Voices from Sage-Grouse Country

Coloradan Sees Sage-Grouse as Bellwether Species

By Judith Kohler

Westerners who live, recreate and make their living in Sagebrush Country want to save the greater sage-grouse, a bird that once numbered in the millions, and want to save the sagebrush steppe. The steppe, which is habitat for sage-grouse and more than 350 species, has been reduced in size and degraded by urbanization, wildfires, invasive species, energy development, overgrazing. There are fewer than a half million sage-grouse across 11 Western states.

Communities, ranchers, state and local agencies and nonprofits have teamed up to conserve sage-grouse and the habitat that’s also home to mule deer, elk and pronghorn. Their work and conservation plans the U.S. Forest Service and the Bureau of Land Management wrote with input from states and locals led the U.S. Fish and Wildlife Service to decide that sage-grouse didn’t need to be placed on the endangered species list.

A year after that decision, it’s time to put the plans in action and rebuild the population of a signature Western species. Leading up to Sept. 22, the one-year anniversary of Fish and Wildlife’s announcement, the National Wildlife Federation is daily showcasing Westerners who care about the greater sage-grouse and its habitat. They want the political wrangling over the conservation plans to stop so we can get on with saving the bird and the herds.

These are some of the “Voices of the Sage.”

Sagebrush country is home to more than 350 plant and animal species that depend on this unique landscape. Image: John Hottman.

The sagebrush country that Doug Waggoner spends a lot of his outdoor time enjoying couldn’t be more different from the green, tree-covered Connecticut where he grew up.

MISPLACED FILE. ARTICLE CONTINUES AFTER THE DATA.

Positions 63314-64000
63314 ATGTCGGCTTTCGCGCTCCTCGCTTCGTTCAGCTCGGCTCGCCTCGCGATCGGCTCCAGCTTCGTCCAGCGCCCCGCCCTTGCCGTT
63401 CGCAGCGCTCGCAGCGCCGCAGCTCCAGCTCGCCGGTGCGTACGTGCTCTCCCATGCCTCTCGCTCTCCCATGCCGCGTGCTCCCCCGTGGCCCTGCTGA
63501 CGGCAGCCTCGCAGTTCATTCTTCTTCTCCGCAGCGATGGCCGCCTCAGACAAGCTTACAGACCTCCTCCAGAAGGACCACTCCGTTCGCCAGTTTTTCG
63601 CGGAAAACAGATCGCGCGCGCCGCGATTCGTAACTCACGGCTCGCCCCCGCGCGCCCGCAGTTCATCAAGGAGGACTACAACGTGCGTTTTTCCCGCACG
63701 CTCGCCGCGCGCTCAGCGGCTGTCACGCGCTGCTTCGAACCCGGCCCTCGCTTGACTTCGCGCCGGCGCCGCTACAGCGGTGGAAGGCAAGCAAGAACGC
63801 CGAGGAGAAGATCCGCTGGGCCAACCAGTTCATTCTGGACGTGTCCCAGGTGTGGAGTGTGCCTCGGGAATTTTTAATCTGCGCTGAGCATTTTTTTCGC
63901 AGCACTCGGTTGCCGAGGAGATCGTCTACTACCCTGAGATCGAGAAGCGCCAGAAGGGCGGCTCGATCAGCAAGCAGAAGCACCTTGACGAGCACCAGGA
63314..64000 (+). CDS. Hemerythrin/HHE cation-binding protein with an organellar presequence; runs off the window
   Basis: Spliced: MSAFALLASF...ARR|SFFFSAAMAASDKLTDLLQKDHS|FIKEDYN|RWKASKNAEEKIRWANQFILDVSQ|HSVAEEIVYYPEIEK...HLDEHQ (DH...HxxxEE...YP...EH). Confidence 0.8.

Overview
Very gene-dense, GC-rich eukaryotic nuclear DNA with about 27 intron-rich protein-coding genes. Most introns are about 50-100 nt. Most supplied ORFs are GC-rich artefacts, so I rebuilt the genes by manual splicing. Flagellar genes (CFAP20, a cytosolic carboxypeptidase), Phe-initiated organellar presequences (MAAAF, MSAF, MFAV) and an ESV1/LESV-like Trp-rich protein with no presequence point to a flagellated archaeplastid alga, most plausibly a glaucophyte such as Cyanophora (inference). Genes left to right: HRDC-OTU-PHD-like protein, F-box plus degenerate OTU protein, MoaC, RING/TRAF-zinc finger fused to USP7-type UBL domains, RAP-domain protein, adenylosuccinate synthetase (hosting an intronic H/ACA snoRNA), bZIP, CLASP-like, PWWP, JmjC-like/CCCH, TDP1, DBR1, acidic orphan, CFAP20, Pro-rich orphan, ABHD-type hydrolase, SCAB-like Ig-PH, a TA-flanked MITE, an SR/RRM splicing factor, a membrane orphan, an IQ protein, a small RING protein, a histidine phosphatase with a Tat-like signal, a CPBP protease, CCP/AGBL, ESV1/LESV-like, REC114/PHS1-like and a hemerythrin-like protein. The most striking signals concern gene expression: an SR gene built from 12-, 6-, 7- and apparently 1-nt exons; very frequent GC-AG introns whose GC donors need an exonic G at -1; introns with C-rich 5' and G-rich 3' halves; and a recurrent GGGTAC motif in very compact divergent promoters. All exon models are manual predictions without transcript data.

“It took me some time to get used to it, that’s for sure. From the air it looked flat and bland,” says Waggoner, who moved to Colorado’s Routt County in 1967. “But once you get out in that country and get into that terrain, it opens up.”

By early spring, the sportsman and climber likes to escape the snowy Steamboat Springs area and venture into the sagebrush steppe.

“It seems like hunting on the West Slope for deer, elk, or grouse, we always spend a good deal of time in sagebrush and scrub oak. I am always amazed at how much cover and food the sagebrush terrain provides for game and predators,” he adds.

Waggoner believes the greater sage-grouse is a bellwether for the health of the diverse habitat and other wildlife.

The male Greater Sage-grouse gets plenty of attention from photographers for his elaborate mating display, but humans with cameras aren’t the intended targets of the male’s performance. Image: US Fish and Wildlife Service

“We should protect this valuable ecology by continuing to provide habitat for the sage-grouse and mule deer,” he says.

“It’s important for the conservation plans to go forward, absolutely. It’s a good starting point — working with private and public agencies and people who own property in the area.”

Waggoner notes that conservation measures have paid off for other species.

“I do a little rock climbing and there are peregrine falcon closures throughout the area in the spring. Even here in Steamboat Springs there are areas we can’t climb because of their presence. I think it annoyed people at first, but now it’s just become part of the understanding. It’s important that those birds are back and more plentiful now.”

From the NWF — Our Public Lands team:

The diverse voices represented in these “Voices of the Sage” stories are a microcosm of the many stakeholders that came together to craft plans to save the Greater Sage-grouse. As you can see, this conservation effort is far bigger than the five-pound bird. These conservation plans will face attacks from multiple levels in coming years, but we will continue to ensure plans to protect and restore the Greater Sage-grouse and the sagebrush ecosystem move forward.

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